Source: Nir and Far Nir’s Note: This article on goal setting was originally published in early 2016 but got such a great reader response that I dec
Nir’s Note: This article on goal setting was originally published in early 2016 but got such a great reader response that I decided to expand and update it along with adding the video below. Let me know what you think in the comments.
Over the past four years, I’ve discovered many incredible ways to hack my habits, set better goals, and improve my life. I have taught myself to love running, dramatically improved my diet and found the focus to write a bestselling book. Understanding how the mind works and using it to affect my daily behaviors has yielded tremendous dividends.
However, there is one goal that’s nagged at me for years that despite my best efforts, I’ve never been able to achieve — going to the gym consistently. I hate lifting weights. Hate it. I disdain the strain, the sweat, the smells — all of it. The only thing I like about working out are the results. Unfortunately, there’s no way to enjoy the benefits of going to the gym without, you know, actually going to the gym.
That’s not to say building muscle is all that important. Diet has a much greater impact on body weight and health than exercise. But given that I’ve already hacked my diet and no longer struggle with eating right, I wanted to finally get to the bottom of this stubborn challenge.
Why was this one goal so hard to set? If I could figure out a way to overcome this challenge, perhaps it would provide insights into how to tackle other difficult to achieve goals.
Habits vs. Routines – There is a Difference
Recently, it seems habits are everywhere. A slew of new books, not to mention countless blog posts and apps, guarantee a whole new you by harnessing the power of habits. However, almost all of these well intentioned authors promise too much. Many over-prescribe habits as a solution to problems they just can’t fix.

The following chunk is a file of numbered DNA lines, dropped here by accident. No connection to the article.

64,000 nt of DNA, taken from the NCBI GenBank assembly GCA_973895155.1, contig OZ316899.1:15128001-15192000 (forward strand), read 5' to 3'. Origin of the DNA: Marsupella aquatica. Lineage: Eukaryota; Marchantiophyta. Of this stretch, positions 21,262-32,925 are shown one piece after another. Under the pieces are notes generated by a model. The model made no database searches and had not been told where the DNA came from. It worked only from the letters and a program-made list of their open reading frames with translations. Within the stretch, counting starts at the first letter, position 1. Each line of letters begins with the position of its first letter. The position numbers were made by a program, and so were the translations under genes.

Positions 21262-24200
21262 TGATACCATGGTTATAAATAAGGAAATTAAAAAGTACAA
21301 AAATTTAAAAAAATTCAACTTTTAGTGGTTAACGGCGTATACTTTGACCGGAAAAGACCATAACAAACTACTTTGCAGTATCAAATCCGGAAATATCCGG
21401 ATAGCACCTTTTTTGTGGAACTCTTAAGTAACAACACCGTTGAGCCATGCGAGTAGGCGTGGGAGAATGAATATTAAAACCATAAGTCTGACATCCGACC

So what are habits, really? According to Dr. Benjamin Gardner, a psychologist focusing on habit research at King’s College London, “habit works by generating an impulse to do a behavior with little or no conscious thought.” Habits are simply how the brain learns to do things without deliberation. These impulses can be put to good use, but only certain behaviors can become habits.
Building a habit is relatively simple — just harness the impulse. For new habits to take hold, provide a clear trigger, make the behavior easy to do, and ensure it occurs frequently. For example, by completely removing unhealthy food from my home and eating the same thing every morning, my diet became a healthy habit. I extracted the decision making process out of what I eat at home.
However, if the behavior requires a high degree of intentionality, effort, or deliberation, it is not a habit. Although proponents of habits tout them as miracle cures for doing things we’d rather not do, I’m sorry to say that’s snake oil. All sorts of tasks aren’t habits and never will be. By definition, doing things that are effortful aren’t habits.
Unfortunately, this means behaviors that require hard work and deliberate practice aren’t good candidates for habit-formation. For example, although I make time for it every day, writing is not a habit. Writing is hard work. If I waited for an “impulse” to write, I’d never do it. To get better at writing requires concentration and directed effort to make sense of the words as they go from the research to my head and then to the screen. Similarly, lifting weights isn’t a habit because getting stronger requires working harder.
So if these type of behaviors aren’t habits, what are they? They’re routines. A routine is a series of behaviors regularly practiced. Routines don’t care if you feel an urge or not, they just need to get done. When…